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I am doing my masters dissertation and I have conducted a software metrics. I need to adopt my metrics on an open source tool. I have found PMD and check style on sourceforge.net but there is not adequate explanation about their codes. However, I couldn't to find their source code to customize them.

I will be appreciated, if you introduce one open source tool for java which I can customize it's code.

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Can you give us more details on what you are trying to do? At the moment your question is closed as not constructive because it is vague, and it's hard to point you in the right direction, apart from giving you links to the source code repositories of various tools (which popular search engines can already give you in a heartbeat and a few keystrokes). What are you trying to achieve for your dissertation, and with these tools in particular? Do you need bytecode analysis or source code analysis? We need more context, give us as much as you can. –  haylem Nov 20 '12 at 14:57
    
Sorry, I realize you mentioned "source code analyzer" in your question's title. I had mentally blocked that (maybe because I've seen people get confused before). –  haylem Nov 20 '12 at 15:00
    
PMD compiles the java code to XML and then runs xpath queries against that XML. It is possible to extend PMD with custom rule sets of new xpath queries. For example //VariableDeclarator [parent::FieldDeclaration] [../Type/ReferenceType /ClassOrInterfaceType[@Image='SimpleDateFormat'] and ..[@Static = 'true'] ] will detect statically declared SimpleDateFormat objects. For such, it isn't necessary to modify PMD's code in most cases when it can be extended. See pmd.sourceforge.net/pmd-5.0.1/howtowritearule.html –  MichaelT Jan 14 '13 at 18:38
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closed as not a real question by Walter, gnat, MainMa, GlenH7, Thomas Owens Nov 20 '12 at 14:51

It's difficult to tell what is being asked here. This question is ambiguous, vague, incomplete, overly broad, or rhetorical and cannot be reasonably answered in its current form. For help clarifying this question so that it can be reopened, visit the help center.If this question can be reworded to fit the rules in the help center, please edit the question.

3 Answers

You can approach your tool from various angle, so not being entirely sure if you're set on one I'll enumerate your options. You could either:

  • write a Sonar plugin which packages:
    • your own analyzer,
    • or a modification of another analyzer,
  • or write a standalone analyzer or extend an existing one.

Batteries Included: Go with Sonar

As recommended by others, Sonar (source) would at the moment be considered the most prevalent and versatile code analysis tool, but it's a bit more than that: it's a continuous inspection server, integrating with a great many other tools, on top of providing its own analyzers.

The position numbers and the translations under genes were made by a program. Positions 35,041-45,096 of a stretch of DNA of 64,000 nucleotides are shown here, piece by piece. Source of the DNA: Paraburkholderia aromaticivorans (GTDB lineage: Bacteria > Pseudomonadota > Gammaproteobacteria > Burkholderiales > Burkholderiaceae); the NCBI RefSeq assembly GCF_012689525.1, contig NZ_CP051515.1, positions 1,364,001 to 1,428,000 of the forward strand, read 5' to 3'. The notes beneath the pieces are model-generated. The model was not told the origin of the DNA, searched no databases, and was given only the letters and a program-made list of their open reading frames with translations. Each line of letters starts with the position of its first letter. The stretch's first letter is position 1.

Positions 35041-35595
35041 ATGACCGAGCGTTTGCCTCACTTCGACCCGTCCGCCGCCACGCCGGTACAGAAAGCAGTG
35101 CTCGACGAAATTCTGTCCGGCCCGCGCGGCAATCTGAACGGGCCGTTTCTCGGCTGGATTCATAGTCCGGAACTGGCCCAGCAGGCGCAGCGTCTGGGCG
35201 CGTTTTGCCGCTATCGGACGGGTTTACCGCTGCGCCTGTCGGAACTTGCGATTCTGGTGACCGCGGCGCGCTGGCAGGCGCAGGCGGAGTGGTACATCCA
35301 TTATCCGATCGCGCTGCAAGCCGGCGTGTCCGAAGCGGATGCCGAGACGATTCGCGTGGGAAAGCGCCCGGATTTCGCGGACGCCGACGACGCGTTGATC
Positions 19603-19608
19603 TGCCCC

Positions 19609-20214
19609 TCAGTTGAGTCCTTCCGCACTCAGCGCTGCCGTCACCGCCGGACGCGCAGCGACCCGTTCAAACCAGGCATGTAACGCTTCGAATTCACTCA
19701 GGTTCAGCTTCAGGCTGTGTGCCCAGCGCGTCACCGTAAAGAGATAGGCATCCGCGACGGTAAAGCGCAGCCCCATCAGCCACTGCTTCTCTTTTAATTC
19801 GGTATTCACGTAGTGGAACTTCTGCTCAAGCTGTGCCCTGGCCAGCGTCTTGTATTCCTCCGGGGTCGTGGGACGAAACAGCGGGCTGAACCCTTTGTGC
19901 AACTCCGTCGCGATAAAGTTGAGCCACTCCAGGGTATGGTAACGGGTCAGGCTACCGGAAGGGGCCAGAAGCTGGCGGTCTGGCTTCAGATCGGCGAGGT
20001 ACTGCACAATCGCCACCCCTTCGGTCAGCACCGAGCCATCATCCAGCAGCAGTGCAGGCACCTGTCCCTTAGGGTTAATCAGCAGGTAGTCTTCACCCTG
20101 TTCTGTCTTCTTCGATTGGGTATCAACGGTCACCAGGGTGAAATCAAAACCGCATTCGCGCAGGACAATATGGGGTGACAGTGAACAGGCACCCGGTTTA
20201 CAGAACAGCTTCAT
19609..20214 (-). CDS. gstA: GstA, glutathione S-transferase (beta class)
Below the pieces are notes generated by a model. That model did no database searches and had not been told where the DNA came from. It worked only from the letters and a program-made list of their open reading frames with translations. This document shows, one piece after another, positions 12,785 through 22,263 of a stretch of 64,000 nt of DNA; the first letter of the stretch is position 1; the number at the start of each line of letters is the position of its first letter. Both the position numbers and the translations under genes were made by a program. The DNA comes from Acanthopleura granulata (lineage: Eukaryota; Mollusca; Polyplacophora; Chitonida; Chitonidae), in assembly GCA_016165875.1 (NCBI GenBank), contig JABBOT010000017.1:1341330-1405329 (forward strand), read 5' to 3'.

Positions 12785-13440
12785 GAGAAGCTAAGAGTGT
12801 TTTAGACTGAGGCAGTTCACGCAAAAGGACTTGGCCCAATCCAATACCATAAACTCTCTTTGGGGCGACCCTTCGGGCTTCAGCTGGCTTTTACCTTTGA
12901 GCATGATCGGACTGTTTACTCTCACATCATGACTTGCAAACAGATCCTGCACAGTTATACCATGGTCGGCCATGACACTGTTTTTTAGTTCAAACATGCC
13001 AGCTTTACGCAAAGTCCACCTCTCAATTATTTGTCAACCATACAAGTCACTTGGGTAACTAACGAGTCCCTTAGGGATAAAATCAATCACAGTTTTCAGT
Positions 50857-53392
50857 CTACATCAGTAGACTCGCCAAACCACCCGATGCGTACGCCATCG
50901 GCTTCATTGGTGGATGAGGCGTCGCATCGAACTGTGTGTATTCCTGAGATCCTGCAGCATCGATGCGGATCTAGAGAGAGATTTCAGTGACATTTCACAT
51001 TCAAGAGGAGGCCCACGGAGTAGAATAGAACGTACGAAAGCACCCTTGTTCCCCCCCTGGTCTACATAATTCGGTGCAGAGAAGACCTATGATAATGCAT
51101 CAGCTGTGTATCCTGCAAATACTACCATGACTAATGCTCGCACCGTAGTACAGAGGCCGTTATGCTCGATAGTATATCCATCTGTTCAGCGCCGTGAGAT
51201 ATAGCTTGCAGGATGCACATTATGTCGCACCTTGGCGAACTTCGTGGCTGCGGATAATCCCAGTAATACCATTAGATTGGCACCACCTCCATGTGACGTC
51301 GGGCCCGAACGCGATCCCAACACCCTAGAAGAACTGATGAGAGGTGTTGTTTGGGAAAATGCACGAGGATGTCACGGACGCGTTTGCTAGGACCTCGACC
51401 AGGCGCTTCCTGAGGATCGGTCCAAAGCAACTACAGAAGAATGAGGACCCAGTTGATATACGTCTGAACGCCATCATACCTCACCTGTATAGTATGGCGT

Independent Analyzers

If you're looking for an existing analyzer to modify or integrate with Sonar, you may want to look at either:

Some of these are a more or less dated and actively maintained, and also more or less easy to get your hands dirty with. So you may want to survey them and experiment a bit. I'd recommend a look at JDepend, as it's a relatively small code base and it once was (and still is by some) a rather famous and well received tool.


IDE Support

Most of these tools can be integrated into an IDE (whether or not that's something you have in mind, I don't know) like Eclipse. PMD, CheckStyle and FindBugs for instance all come with an Eclipse plugin, and so does Sonar as well.

Source Code vs Bytecode Analyzers

Finally, be aware that some tools perform an analysis on source code (e.g. CheckStyle) while others do it on bytecode (e.g. FindBugs). You may want to look at either one or both of these options.

Commercial / Closed-Source

Also, if your question was just about adding new metrics and not necessarily extending the software programmatically, you could also look at some other tools. For instance, Google's CodePro Analytix is also pretty good and free and comes with IDE plugins, for instance, while not open-sourced.

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Thank's, it is very useful. –  daneshkohan Nov 21 '12 at 8:34
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Sonar is a major open source code analysis tool from CodeHaus

You can find it here: http://www.sonarsource.org/

It normally works in conjunction with Jenkins as part of a continuous integration environment. After Jenkins completes the build Sonar picks it up and performs a wide range of analyses on it.

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Wikipedia has a list of code analysis tools, including a section on Java tools.

FindBugs is an open source project and appears to be active as of July 2012.

This article at the Java Lobby has a list of open source tools, including JDepend and JavaNCSS. They recommend checking out Pantiopticode.

Another tool that you should check out is the Eclipse Metrics Plug In.

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I already saw this page, but my problem is their code are not available to customize. –  daneshkohan Nov 20 '12 at 2:19
    
Pantiopticode seems rather dead and to have stalled at the 0.1 release (which is not uncommon from a college project). Doesn't mean it's not worth checking out though. –  haylem Nov 20 '12 at 14:40
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